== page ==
Canada election in dead heat; Liberals drop candidate

© Reuters. FILE PHOTO: Canada’s Liberal Prime Minister Justin Trudeau speaks during an election campaign stop in Hamilton, Ontario, Canada September 17, 2021. REUTERS/Carlos Osorio

By Anna Mehler Paperny

HAMILTON, Ontario (Reuters) – Canada’s election is in a dead heat two days before the Sept. 20 vote, according to a new poll on Saturday, as Prime Minister Justin Trudeau and his Conservative rival both campaigned in the same seat-rich region to scour up votes.

The latest Sondage Leger poll conducted for the Journal de Montreal and the National Post newspapers put the Conservatives one percentage point ahead of Trudeau’s Liberals, with 33% over 32%.

The tightness of the race has put the focus on turnout, with low turnout historically favouring the Conservatives. The Leger poll put the third-place left-leaning New Democratic Party at 19%.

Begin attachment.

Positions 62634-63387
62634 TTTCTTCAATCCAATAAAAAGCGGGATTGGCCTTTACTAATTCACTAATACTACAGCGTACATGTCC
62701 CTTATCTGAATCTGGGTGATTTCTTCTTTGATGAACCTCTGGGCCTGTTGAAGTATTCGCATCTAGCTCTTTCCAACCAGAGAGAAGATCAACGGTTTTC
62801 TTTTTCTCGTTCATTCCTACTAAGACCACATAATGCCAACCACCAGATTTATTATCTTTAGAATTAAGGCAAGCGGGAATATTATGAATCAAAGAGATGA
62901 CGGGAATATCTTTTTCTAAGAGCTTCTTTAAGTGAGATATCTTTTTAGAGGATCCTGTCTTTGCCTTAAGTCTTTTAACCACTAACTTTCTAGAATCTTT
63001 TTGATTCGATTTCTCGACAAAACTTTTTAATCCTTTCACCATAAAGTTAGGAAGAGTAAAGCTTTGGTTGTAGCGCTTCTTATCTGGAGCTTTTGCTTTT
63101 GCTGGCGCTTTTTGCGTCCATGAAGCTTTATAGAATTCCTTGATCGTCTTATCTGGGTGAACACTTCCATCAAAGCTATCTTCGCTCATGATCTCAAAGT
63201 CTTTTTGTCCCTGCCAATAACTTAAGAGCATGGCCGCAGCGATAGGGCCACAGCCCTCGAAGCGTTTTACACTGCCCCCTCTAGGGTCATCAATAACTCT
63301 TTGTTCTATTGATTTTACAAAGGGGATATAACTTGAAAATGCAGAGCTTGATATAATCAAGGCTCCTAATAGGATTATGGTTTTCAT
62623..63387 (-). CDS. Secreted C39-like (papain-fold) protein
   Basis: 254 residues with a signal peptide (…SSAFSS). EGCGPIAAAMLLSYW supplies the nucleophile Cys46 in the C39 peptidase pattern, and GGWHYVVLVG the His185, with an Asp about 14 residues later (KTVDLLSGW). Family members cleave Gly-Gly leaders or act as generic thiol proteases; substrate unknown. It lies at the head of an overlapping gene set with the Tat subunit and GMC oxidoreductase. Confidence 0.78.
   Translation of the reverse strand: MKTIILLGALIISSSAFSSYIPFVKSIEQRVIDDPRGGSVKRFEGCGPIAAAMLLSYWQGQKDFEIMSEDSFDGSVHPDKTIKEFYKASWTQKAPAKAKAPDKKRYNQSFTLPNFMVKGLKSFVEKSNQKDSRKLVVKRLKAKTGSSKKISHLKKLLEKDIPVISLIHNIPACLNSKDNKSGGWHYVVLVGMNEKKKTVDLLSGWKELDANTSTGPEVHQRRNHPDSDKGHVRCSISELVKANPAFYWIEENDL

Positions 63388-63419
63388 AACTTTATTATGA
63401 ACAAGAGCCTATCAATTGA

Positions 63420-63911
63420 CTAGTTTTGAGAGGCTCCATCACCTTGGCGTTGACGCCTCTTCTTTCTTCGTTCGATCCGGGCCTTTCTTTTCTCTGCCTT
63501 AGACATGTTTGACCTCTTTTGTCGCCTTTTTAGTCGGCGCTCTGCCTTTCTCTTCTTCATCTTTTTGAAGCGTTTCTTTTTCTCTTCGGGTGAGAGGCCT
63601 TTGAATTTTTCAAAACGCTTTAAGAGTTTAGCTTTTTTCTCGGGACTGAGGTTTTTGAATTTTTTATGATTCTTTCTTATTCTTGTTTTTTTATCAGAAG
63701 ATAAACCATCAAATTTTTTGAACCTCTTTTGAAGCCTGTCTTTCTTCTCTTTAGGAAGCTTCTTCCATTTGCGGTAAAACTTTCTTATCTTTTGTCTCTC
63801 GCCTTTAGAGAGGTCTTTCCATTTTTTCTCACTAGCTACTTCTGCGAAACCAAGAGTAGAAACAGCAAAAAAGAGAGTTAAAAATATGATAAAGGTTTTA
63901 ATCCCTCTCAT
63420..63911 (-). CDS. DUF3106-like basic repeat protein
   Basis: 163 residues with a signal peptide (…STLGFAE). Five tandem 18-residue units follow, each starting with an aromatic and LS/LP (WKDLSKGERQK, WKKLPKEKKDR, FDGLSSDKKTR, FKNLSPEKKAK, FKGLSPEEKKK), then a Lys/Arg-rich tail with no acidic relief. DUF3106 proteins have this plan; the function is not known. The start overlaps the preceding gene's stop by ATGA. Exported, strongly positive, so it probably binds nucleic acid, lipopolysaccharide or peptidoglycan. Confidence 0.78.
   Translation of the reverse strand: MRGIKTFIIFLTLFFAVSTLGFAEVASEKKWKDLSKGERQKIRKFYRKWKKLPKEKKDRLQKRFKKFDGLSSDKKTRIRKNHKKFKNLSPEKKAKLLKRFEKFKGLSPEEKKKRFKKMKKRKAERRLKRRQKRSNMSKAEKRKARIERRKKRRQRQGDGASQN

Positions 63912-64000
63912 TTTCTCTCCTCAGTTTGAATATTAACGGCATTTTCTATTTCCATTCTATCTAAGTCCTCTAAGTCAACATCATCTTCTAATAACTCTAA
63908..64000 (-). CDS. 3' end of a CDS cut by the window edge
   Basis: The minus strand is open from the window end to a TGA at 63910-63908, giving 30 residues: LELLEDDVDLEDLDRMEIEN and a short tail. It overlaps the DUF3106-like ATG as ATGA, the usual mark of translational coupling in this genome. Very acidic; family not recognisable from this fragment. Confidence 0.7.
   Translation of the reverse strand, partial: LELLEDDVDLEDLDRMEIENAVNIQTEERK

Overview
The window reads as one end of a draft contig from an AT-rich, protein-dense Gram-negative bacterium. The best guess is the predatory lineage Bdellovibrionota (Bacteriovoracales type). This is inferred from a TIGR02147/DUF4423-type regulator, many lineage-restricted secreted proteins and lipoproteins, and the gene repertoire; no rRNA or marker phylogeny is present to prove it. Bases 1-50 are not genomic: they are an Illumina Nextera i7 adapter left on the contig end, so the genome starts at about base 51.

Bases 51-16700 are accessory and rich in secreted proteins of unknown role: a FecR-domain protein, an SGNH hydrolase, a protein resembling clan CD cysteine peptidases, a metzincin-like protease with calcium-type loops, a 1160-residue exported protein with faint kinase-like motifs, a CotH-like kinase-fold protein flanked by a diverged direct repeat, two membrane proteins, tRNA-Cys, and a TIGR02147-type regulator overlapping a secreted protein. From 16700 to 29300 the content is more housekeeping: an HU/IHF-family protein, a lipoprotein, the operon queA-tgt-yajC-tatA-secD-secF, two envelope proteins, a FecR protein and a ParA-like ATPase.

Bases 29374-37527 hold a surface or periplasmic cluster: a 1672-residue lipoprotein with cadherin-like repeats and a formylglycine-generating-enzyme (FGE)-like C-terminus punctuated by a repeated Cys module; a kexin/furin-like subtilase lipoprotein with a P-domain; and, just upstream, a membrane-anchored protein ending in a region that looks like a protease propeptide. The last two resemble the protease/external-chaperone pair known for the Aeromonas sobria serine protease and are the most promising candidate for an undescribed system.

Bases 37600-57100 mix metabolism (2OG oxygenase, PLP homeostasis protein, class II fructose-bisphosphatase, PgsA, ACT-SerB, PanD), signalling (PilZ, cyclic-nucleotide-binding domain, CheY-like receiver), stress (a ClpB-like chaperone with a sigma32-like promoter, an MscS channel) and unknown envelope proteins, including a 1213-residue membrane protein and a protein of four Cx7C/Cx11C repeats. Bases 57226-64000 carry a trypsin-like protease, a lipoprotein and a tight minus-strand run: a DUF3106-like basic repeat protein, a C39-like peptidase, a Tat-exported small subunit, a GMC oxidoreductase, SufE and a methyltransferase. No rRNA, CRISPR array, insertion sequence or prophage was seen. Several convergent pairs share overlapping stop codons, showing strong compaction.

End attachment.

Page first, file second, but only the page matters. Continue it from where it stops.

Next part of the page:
Trudeau, 49, called an early election, seeking to convert approval for his government’s handling of the pandemic into a parliamentary majority. But he is now scrambling to save his job, with Canadians questioning the need for an early election amid a fourth pandemic wave.

On Saturday, the Liberals announced they would drop a candidate over a 2019 sexual assault charge that the party said was not disclosed to them. Kevin Vuong, a naval reservist running in an open Liberal seat in downtown Toronto, denied the allegations on Friday, noting the charge was withdrawn.

“Mr. Vuong will no longer be a Liberal candidate, and should he be elected, he will not be a member of the Liberal caucus,” the party said in a statement on Saturday.

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Earlier this month, Liberal member of parliament Raj Saini ended his re-election campaign amid allegations of inappropriate behaviour towards female staffers.

Both Trudeau and his Conservative rival Erin O’Toole were campaigning around the Toronto region on Saturday.

O’Toole, 48, is slated to appear in a Conservative-held riding west of Toronto that was closely fought during the 2019 election.

The area’s member of Parliament, who is not running again, came under fire last spring for saying COVID-19 lockdowns were the “single greatest breach of our civil liberties since the internment camps during WW2.”

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